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Alex Douglas-Kane shares her experiences and understanding of Discover Nature Awareness

Sunday, 15 July 2012

Sailing to South Georgia


While serving in the Falklands, I had the opportunity to sail down to South Georgia some one thousand miles from the Antarctic. Ten days sailing (round trip) on the Grey Rover, I spent the majority of my time out on deck bird watching popping inside every so often to drink hot sweet tea and then back out on deck again. Everyone on board thought I was mad.

I saw many wonderful things, like awhole bunch of pilot whales which ran into the bow of the ship, and there were the Tunny fish way off in the distance, a cross between a mackerel and a tuna fish. Plenty of birds were to be seen like, Black-browed and Yellow-nosed Albatross and there was one way of in the distance that reminded me of a B52 bomber namely the Wandering Albatross, what a magnificent bird to behold sailing effortlessly over the waves. One day we had a Wilson's Storm-petrel land on board; it was amazing to be able to hold such a delicate bird in my hands.

We sailed past Bird Island docking later at Grytviken, South Georgia. I went for a walk along the coastline to take a closer look at a glacier when I came across a Weddell Seal just lazing away on the beach; what a moment that was to be so closed to a wild animal. The seal seemed to be just as curious about me as I was about him or her.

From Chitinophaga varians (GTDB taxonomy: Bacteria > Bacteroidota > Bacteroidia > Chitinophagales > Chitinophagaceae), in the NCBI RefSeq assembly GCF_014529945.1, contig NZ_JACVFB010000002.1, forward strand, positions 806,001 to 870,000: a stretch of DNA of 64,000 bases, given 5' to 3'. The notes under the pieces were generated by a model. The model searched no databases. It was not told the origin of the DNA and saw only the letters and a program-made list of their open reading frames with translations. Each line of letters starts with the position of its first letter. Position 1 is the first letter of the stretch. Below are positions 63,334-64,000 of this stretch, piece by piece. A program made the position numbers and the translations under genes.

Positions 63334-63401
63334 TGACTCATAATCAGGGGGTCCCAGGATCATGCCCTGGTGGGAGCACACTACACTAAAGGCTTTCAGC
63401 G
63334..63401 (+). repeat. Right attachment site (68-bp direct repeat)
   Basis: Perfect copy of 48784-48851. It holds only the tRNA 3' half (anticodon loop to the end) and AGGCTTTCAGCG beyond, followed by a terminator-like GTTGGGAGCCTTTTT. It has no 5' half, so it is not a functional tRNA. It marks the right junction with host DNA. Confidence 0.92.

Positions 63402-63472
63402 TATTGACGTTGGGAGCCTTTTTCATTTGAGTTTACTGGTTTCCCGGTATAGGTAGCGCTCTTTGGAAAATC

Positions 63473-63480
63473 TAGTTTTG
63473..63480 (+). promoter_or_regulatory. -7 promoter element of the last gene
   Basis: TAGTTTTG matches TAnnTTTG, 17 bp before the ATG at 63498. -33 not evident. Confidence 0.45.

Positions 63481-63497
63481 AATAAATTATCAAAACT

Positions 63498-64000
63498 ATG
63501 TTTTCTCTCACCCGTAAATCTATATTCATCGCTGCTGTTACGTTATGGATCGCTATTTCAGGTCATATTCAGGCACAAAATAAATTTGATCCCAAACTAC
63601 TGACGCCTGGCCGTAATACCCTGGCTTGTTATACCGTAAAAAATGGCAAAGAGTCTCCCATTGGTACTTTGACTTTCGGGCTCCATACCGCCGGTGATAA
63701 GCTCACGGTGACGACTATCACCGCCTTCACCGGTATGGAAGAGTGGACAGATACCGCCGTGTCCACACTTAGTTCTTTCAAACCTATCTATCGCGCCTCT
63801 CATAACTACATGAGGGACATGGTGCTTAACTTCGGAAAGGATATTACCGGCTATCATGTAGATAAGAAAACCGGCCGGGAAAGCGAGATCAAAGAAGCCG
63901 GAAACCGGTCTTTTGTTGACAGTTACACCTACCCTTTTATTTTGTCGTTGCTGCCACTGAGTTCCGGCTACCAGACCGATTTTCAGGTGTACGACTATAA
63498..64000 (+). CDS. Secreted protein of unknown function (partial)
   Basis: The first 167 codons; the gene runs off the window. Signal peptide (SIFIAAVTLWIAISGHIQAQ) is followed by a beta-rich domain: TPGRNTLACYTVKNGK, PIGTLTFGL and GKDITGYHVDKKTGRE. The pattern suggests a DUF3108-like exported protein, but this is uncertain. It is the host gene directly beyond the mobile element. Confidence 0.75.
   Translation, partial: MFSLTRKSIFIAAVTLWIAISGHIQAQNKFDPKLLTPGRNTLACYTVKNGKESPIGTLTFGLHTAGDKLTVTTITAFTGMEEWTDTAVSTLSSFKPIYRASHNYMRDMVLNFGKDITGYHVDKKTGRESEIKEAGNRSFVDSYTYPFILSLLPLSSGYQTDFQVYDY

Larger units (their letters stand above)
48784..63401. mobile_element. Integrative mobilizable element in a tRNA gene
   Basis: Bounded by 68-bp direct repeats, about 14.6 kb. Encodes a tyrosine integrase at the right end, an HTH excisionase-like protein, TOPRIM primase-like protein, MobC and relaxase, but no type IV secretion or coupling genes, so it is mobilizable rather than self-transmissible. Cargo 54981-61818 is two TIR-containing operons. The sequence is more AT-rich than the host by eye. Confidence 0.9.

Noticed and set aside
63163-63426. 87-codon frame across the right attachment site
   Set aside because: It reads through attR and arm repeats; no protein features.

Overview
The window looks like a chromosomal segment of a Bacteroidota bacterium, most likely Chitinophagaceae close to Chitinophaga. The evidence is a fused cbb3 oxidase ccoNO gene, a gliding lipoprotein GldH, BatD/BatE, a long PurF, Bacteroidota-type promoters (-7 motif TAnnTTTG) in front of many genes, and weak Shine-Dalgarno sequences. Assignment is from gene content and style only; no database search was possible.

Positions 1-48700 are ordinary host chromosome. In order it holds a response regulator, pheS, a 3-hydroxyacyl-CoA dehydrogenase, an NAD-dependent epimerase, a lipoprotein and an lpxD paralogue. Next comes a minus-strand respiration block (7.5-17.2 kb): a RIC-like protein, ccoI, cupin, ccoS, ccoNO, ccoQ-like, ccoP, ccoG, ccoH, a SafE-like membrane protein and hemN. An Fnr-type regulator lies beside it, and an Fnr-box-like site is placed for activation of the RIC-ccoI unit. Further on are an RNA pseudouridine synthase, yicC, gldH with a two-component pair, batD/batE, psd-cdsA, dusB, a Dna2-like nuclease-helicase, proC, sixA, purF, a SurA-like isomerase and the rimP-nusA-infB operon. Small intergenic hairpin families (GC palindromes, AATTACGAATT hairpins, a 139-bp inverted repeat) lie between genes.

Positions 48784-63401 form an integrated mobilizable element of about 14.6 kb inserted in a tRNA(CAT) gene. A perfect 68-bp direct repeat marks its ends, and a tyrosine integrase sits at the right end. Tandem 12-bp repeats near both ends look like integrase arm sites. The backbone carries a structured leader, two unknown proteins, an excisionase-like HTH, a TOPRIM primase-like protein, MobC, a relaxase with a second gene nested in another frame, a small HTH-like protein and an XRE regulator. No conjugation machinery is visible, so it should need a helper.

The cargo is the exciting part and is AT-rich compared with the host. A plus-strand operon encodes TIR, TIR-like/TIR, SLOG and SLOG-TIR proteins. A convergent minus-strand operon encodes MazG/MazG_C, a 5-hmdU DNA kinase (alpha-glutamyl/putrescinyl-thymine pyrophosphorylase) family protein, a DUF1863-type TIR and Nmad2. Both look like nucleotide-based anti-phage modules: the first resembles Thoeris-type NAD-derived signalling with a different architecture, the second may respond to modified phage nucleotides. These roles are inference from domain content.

The whaling stations on the Island were something else, even though they had been abounded many years previously, there was still an eerie feeling to the place; you could imagine the whales being dragged up the slopes to be prepared for human needs. I also had the privilege of being in the presence of Earnest Shackleton's grave, and strangely enough, buried close by to his grave was an Argentinean Officer.

There was one evening on board ship it started to snow and as I watched it come down I realised that the snow was settling on the sea I had never seen this before, the snow remained for a long time on the surface of the sea. There were of course ice bergs everywhere from small to ones that dwarfed the ship, I even got to see an ice berg flip over 180 degrees.


I had three attempts to get to South Georgia as I was hoping to see the 4.3 million King Penguins that breed there, alas it was not meant to be, but none the less I had a wonderful time and to have the privilege to experience something that very few people on this earth will ever get to see and for that I am very grateful.

All photos by Geoffrey:

Looking out from Shackleton's grave at the Grey Rover and Grytviken in the distance.

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